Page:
Rally to restore Irony

Will Wilkinson writes that Peter Beinart’s critique of Jon Stewart’s Rally to Restore Sanity “cuts deep…when he observes that the focus on ‘sanity’ is demeaning to the tea-party movement and its sympathisers, and reflects the left’s failure to engage broad swathes of the electorate by arguing for the liberal agenda in terms of liberty.”

(As a side note, this reminds me of Ned Resnikoff’s post on this very subject of reclaiming the language of liberty from the right.)

Side-stepping the larger debate about liberty and the left (I think this is largely a failure of language rather than policy, at least here in the US of A), I would simply point out that Stewart’s rally was intentionally ironic, and that extends to the title of the rally itself which Beinart finds so arrogant. Stewart’s closing speech takes pains to point out that actually most people aren’t raving lunatics, that so much of the insanity we read about or hear about is simply a concoction of a media which promotes a portrait of America as constantly in conflict, hyperbolic and afraid and ready at any point to boil over, an elaborate reality show carefully edited to present an illusion of craziness that simply doesn’t exist (at least to that extent) in most of the population.

I only watched that speech, but as far as I could tell the rally wasn’t attempting to somehow juxtapose itself with the Tea Party and show how sane and rational Daily Show liberals are in comparison to their crazy Tea Party counterparts. I could be wrong, but I think the main focus of Stewart’s animus was, as usual, the media itself rather than any grassroots conservatives.

Whether or not Beinart and Wilkinson are right about the failure of the left to engage their agenda within the framework of liberty, that’s not really the point of the Stewart rally to begin with, and quite frankly it would have been sort of weird to hear Jon Stewart waxing poetic about liberty and freedom and such*. Now Colbert, on the other hand…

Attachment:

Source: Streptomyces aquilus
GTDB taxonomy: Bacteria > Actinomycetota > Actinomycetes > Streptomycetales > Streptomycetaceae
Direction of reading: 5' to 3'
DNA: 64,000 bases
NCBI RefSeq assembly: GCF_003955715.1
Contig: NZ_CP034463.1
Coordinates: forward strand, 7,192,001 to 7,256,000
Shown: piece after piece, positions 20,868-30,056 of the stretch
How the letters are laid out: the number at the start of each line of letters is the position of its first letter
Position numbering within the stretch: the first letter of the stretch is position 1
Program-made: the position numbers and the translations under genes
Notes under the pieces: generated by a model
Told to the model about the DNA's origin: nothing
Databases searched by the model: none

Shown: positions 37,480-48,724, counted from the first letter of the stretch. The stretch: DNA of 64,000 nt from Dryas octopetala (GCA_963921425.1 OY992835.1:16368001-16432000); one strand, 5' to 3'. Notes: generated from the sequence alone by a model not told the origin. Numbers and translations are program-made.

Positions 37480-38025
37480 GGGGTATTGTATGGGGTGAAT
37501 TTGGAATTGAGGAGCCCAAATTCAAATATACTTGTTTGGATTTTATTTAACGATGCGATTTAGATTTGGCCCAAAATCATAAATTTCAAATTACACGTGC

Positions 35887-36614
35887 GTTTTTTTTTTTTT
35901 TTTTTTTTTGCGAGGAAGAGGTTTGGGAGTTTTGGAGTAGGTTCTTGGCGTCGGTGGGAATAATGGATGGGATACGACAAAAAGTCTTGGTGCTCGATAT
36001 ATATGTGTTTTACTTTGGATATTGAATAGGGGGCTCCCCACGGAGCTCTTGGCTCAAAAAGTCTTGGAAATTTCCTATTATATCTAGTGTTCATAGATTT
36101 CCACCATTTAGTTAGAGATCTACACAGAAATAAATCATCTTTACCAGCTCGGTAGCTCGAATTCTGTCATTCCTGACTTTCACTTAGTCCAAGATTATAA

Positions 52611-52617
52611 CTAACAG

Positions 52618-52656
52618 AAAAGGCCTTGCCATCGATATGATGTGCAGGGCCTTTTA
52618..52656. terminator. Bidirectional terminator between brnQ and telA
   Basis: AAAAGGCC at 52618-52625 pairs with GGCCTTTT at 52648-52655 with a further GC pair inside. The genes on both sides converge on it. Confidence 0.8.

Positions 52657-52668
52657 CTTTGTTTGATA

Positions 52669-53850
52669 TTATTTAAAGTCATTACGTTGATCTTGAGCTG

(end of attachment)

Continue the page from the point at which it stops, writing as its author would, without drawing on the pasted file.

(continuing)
*(They could have called it The Rally to Restore Liberty and Tyranny.)

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12 thoughts on “Rally to restore Irony

  1. ” I think the main focus of Stewart’s animus was, as usual, the media itself rather than any grassroots conservatives.”

    #BINGO!!!

    I don’t understand how so many bright people have missed this. This was an anti-msm rally more than anything. I watched the last hour & a half. It basically was saying that journos & pundits on the whole aren’t doing their jobs (reporting IN DEPTH on important stories, providing insightful analysis, etc) but are just stoking fear & resentment.

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    • @TKOEd,

      Agreed.

      “I don’t understand how so many bright people have missed this.”

      I suspect many people who have a strong political opinion about The Daily Show have never really watched much of it, and I’m sure that the opinions of the rally are much the same.